Preview: Barry Humphries' Weimar Cabaret
The Aussie legend celebrates the music of Germany's Weimar Republic
This article is from 2016.
Wilkommen, bienvenue, g'day as the Aussie comedy legend behind such cultural luminaries as Dame Edna Everage and Sir Les Patterson shines a light on an extraordinary period of artistic freedom and self-expression over on this side of the globe.
Barry Humphries' Weimar Cabaret celebrates the music of Kurt Weill, Hanns Eisler and Ernst Krenek, among other composers who soundtracked the carefree, hedonistic years of Germany's Weimar Republic before the Nazi crackdown in 1933.
Humphries himself will officiate in the role of conférencier or MC. Rounding out the lineup are coquettish and characterful music rendered by the Australian Chamber Orchestra, conducted by Richard Tognetti, and acclaimed cabaret performer Meow Meow. As Humphries can attest, she's no Sally Bowles, getting by on chutzpah alone; Humphries has actually met Jean Ross, the inspiration for Bowles' character in Christopher Isherwood's original Weimar-era stories (later made famous by the musical Cabaret).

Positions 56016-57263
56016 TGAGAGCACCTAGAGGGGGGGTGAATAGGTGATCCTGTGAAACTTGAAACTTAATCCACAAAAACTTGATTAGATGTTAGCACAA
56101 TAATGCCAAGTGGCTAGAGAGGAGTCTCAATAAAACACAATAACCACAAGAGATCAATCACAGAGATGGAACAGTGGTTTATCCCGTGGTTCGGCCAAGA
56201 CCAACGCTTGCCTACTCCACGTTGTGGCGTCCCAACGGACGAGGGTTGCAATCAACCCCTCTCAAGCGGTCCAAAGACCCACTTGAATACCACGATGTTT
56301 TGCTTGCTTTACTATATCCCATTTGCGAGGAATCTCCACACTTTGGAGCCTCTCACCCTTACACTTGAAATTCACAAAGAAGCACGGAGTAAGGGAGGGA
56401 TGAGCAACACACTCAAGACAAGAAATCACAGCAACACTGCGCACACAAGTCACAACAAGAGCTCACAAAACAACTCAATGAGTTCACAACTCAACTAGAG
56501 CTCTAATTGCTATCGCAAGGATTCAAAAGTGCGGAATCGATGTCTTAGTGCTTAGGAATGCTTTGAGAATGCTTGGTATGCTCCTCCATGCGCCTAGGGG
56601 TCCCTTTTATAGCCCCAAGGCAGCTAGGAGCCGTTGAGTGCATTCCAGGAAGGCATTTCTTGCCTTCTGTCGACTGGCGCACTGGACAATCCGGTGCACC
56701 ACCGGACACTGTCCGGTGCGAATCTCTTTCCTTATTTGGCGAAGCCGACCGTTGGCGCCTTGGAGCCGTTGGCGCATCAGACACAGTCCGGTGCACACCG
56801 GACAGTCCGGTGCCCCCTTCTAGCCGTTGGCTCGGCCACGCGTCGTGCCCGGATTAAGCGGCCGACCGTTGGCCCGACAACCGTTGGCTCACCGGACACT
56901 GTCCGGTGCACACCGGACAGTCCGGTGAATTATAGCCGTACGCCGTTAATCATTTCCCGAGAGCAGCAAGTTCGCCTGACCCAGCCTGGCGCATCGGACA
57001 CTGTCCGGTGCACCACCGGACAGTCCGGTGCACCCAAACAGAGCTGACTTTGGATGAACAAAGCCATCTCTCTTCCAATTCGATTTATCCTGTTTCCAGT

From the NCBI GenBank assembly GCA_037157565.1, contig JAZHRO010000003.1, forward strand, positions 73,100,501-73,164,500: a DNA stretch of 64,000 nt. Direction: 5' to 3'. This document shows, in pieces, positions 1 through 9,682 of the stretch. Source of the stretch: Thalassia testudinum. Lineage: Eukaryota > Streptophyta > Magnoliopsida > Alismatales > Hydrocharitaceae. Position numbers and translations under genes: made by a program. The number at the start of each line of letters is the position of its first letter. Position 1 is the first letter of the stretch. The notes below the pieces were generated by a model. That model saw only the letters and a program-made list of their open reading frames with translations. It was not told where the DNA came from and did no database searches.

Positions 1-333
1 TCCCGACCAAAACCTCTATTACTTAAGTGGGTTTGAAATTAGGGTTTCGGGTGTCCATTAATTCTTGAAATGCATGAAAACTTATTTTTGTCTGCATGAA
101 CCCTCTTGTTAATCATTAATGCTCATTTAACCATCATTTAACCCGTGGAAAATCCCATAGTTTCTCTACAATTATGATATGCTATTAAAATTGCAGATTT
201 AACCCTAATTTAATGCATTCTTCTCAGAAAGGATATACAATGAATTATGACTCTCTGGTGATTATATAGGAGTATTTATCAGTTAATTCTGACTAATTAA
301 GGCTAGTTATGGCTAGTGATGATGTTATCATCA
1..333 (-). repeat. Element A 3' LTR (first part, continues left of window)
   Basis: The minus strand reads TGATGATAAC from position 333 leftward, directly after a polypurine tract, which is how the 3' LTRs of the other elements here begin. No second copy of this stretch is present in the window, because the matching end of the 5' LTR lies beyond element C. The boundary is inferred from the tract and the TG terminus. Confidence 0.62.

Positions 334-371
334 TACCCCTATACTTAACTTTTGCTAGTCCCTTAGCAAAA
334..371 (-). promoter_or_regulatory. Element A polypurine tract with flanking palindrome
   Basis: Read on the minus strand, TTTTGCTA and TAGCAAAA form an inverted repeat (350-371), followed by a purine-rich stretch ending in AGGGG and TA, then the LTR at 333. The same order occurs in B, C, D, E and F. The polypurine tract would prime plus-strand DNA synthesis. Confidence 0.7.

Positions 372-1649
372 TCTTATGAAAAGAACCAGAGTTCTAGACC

Humphries' father-in-law was the poet Sir Stephen Spender, who was part of Isherwood's circle in 1930s Berlin and a source of many saucy tales. But Humphries has nursed his own lifelong love of European cabaret, starting his art and music collection as a schoolboy in Melbourne, which was home to many European émigrés, before embarking on his own life of cabaret.
Usher Hall, 8 & 9 Aug, 7.30pm, £12.50–£45 (£6.25–£22.50).